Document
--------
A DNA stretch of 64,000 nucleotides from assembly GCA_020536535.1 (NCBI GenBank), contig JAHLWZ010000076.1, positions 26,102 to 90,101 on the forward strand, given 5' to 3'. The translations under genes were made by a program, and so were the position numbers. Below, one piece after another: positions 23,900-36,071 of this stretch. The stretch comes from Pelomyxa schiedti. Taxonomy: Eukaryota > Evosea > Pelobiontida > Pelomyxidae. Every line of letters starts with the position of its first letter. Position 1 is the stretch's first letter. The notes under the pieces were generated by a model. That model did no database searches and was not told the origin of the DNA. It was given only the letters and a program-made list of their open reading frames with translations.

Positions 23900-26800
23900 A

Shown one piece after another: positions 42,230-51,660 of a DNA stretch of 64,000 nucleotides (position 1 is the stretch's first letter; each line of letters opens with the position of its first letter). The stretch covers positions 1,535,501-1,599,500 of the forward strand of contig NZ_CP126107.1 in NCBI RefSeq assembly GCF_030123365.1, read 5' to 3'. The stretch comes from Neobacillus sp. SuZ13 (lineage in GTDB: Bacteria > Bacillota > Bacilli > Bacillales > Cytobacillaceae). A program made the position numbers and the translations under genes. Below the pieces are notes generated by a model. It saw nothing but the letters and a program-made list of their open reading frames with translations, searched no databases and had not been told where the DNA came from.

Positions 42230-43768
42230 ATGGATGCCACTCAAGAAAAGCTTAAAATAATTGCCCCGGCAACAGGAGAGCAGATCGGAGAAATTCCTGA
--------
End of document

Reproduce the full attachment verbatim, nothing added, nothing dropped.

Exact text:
A DNA stretch of 64,000 nucleotides from assembly GCA_020536535.1 (NCBI GenBank), contig JAHLWZ010000076.1, positions 26,102 to 90,101 on the forward strand, given 5' to 3'. The translations under genes were made by a program, and so were the position numbers. Below, one piece after another: positions 23,900-36,071 of this stretch. The stretch comes from Pelomyxa schiedti. Taxonomy: Eukaryota > Evosea > Pelobiontida > Pelomyxidae. Every line of letters starts with the position of its first letter. Position 1 is the stretch's first letter. The notes under the pieces were generated by a model. That model did no database searches and was not told the origin of the DNA. It was given only the letters and a program-made list of their open reading frames with translations.

Positions 23900-26800
23900 A

Shown one piece after another: positions 42,230-51,660 of a DNA stretch of 64,000 nucleotides (position 1 is the stretch's first letter; each line of letters opens with the position of its first letter). The stretch covers positions 1,535,501-1,599,500 of the forward strand of contig NZ_CP126107.1 in NCBI RefSeq assembly GCF_030123365.1, read 5' to 3'. The stretch comes from Neobacillus sp. SuZ13 (lineage in GTDB: Bacteria > Bacillota > Bacilli > Bacillales > Cytobacillaceae). A program made the position numbers and the translations under genes. Below the pieces are notes generated by a model. It saw nothing but the letters and a program-made list of their open reading frames with translations, searched no databases and had not been told where the DNA came from.

Positions 42230-43768
42230 ATGGATGCCACTCAAGAAAAGCTTAAAATAATTGCCCCGGCAACAGGAGAGCAGATCGGAGAAATTCCTGA